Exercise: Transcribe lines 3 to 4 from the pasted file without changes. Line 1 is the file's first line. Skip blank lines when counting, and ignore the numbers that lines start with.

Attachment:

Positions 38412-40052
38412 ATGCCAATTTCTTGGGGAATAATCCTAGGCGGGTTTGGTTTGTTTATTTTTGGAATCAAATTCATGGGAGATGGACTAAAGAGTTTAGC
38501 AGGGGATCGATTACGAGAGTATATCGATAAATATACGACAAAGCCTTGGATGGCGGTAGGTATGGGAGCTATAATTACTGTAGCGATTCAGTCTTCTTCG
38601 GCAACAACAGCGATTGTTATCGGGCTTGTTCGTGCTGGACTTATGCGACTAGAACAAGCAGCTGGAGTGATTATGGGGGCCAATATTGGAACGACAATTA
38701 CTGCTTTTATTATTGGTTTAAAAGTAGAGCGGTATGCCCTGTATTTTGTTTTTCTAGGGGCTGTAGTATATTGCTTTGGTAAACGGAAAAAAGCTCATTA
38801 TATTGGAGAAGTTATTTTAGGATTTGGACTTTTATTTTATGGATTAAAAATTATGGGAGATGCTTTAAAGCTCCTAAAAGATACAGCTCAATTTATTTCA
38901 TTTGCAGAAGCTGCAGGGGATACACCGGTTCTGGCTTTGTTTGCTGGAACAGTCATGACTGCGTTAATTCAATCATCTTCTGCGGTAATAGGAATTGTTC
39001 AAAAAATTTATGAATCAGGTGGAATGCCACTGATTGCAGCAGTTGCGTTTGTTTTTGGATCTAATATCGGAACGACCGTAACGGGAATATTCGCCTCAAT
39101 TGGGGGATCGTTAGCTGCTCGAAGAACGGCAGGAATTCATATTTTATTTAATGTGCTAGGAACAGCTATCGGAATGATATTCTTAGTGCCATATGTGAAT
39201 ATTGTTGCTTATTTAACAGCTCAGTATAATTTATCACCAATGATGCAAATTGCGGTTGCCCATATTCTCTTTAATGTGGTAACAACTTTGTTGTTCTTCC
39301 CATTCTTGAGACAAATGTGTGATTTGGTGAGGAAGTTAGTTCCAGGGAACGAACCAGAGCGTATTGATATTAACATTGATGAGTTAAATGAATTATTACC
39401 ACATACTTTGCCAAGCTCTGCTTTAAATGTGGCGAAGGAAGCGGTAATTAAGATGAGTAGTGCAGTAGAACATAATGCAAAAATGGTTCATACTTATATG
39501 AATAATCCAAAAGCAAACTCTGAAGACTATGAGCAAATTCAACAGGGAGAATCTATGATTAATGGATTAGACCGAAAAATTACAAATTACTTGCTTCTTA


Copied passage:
38501 AGGGGATCGATTACGAGAGTATATCGATAAATATACGACAAAGCCTTGGATGGCGGTAGGTATGGGAGCTATAATTACTGTAGCGATTCAGTCTTCTTCG
38601 GCAACAACAGCGATTGTTATCGGGCTTGTTCGTGCTGGACTTATGCGACTAGAACAAGCAGCTGGAGTGATTATGGGGGCCAATATTGGAACGACAATTA